Does China Have a ‘Blacklist’ of Taiwan ‘Separatists’?

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Does China Have a ‘Blacklist’ of Taiwan ‘Separatists’?

Even if the blacklist doesn’t currently exist, China’s habit of extraterritorial abductions makes it all too plausible.

Does China Have a ‘Blacklist’ of Taiwan ‘Separatists’?

People wave Taiwan’s flag during a flag-raising ceremony to commemorate the centennial of the 1911 revolution in Hong Kong (Oct. 10, 2011).

Credit: AP Photo/Vincent Yu

During a regular press conference on Wednesday, An Fengshan, a spokesman for the State Council’s Taiwan Affairs Office (TAO), was asked by a reporter whether there indeed existed, as reported in Chinese media a few days ago, a “blacklist” of Taiwanese “separatists” who could be targeted for punitive action by China.

Responding to what undoubtedly was, as per tradition at such functions, another leading question meant to increase the pitch of China’s psychological warfare against Taiwan, An responded with the usual vague platitudes — neither confirming nor denying, but just enough to create the impression that such a plot could exist. (See, for another example of this, An’s response to a question about an upcoming military drill last month.)

“Any obstinate and ‘wrongheaded’ supporter of ‘Taiwan independence’ will be condemned by the people and punished by history,” An proclaimed, adding that “separatists” will “never hide from what they did and said.” Then the Chinese Communist Party-owned Global Times, as expected, amplified the psychological warfare by quoting an “academic” at the Beijing-based Research Center on Cross-Strait Relations, who observed that An’s remarks were a “warning and deterrent to Taiwan secessionist forces.”

As to the “blacklist” in question, it appears to have originated on the Chinese WeChat social media platform, where a user suggested that a list of Taiwan “separatists” should be compiled “to enable their punishment,” and their names added to an “international wanted list.”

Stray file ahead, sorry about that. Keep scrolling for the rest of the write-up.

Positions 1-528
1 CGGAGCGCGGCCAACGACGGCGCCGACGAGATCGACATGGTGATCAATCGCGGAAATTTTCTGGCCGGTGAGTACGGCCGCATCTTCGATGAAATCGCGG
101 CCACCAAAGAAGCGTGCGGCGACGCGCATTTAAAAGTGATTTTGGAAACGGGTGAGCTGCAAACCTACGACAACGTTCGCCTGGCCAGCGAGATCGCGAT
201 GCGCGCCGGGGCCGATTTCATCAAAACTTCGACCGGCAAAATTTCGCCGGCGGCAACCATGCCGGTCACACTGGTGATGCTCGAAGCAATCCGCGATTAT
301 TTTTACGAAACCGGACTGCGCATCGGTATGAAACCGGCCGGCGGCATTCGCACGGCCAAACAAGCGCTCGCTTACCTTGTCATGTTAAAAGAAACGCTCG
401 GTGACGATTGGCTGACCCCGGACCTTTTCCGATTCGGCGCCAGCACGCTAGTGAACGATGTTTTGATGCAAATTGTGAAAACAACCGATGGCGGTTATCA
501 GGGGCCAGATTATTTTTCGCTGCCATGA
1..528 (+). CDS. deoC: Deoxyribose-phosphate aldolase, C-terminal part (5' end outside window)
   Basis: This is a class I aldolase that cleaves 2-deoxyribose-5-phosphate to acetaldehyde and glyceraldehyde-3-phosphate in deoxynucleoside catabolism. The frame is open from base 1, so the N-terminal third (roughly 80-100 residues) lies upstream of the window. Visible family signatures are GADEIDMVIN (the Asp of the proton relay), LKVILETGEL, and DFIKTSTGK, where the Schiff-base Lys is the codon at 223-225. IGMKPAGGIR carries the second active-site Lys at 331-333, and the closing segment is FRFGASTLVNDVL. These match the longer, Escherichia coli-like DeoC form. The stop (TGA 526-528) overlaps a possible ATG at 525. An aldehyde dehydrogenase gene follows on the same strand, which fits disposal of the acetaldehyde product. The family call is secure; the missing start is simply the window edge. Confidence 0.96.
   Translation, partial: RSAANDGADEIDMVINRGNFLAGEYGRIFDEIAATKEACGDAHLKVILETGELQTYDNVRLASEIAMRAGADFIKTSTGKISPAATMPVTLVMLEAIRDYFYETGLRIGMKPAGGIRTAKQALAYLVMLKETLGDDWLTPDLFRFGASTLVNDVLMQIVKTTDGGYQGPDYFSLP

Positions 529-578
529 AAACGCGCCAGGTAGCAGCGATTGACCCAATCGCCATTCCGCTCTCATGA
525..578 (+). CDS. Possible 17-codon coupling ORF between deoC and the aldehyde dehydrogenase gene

Although we cannot prove or disprove the existence of such a list, the very idea of an international wanted list targeting a number of Taiwanese is a chilling prospect. It is even more worrying because of the tendency, in recent years, for an ultra-nationalist Chinese civil society and netizens to take the lead in compelling state actors to act on such sentiment. There have been several instances in the past two years in which artists from Taiwan and Hong Kong have come under fire and were blacklisted after civic groups, among them the Communist Youth League, decided to target them for their alleged “separatist” activities. South Korean entertainers have also fallen victim to such activities.

The troubling part is that although it is hard to imagine that President Xi Jinping is orchestrating all this (he couldn’t possibly), he nevertheless has created an atmosphere that encourages and empowers ultra-nationalism from below, while implementing a set of laws and institutions that make it possible for officials at the local, provincial, and perhaps even state level to act upon those pressures. I for one remain convinced that this is what landed Taiwanese democracy activist Lee Ming-che, who was kidnapped in China last year and subsequently sentenced to five years imprisonment for “subversion of state power,” into trouble initially. Lee was the first Taiwanese national to be sentenced under the new National Security Law, which passed on July 1, 2015 and stipulates that preserving the national sovereignty and territorial integrity of the People’s Republic of China “is a shared obligation of all the Chinese people, including compatriots from Hong Kong, Macao, and Taiwan.”

Equally worrying is the fact that China has already begun to use extraterritoriality to seek the capture and repatriation of its political opponents abroad. Since 1999, Dolkun Isa, a prominent exiled Uyghur leader and German citizen, had been the object of a “Red Notice” alert — an international wanted person alert — filed by China at the international policing organization Interpol. (Since 2016, Interpol has been headed by Meng Hongwei, former vice minister for public security in China.) As reported by Radio Free Asia, the activist faced harassment, detention, and arrest by authorities in South Korea, India, the United States, Turkey, and Italy. (In a rare positive development, Interpol announced in February this year that the “Red Notice” against Dolkun Isa has been removed.)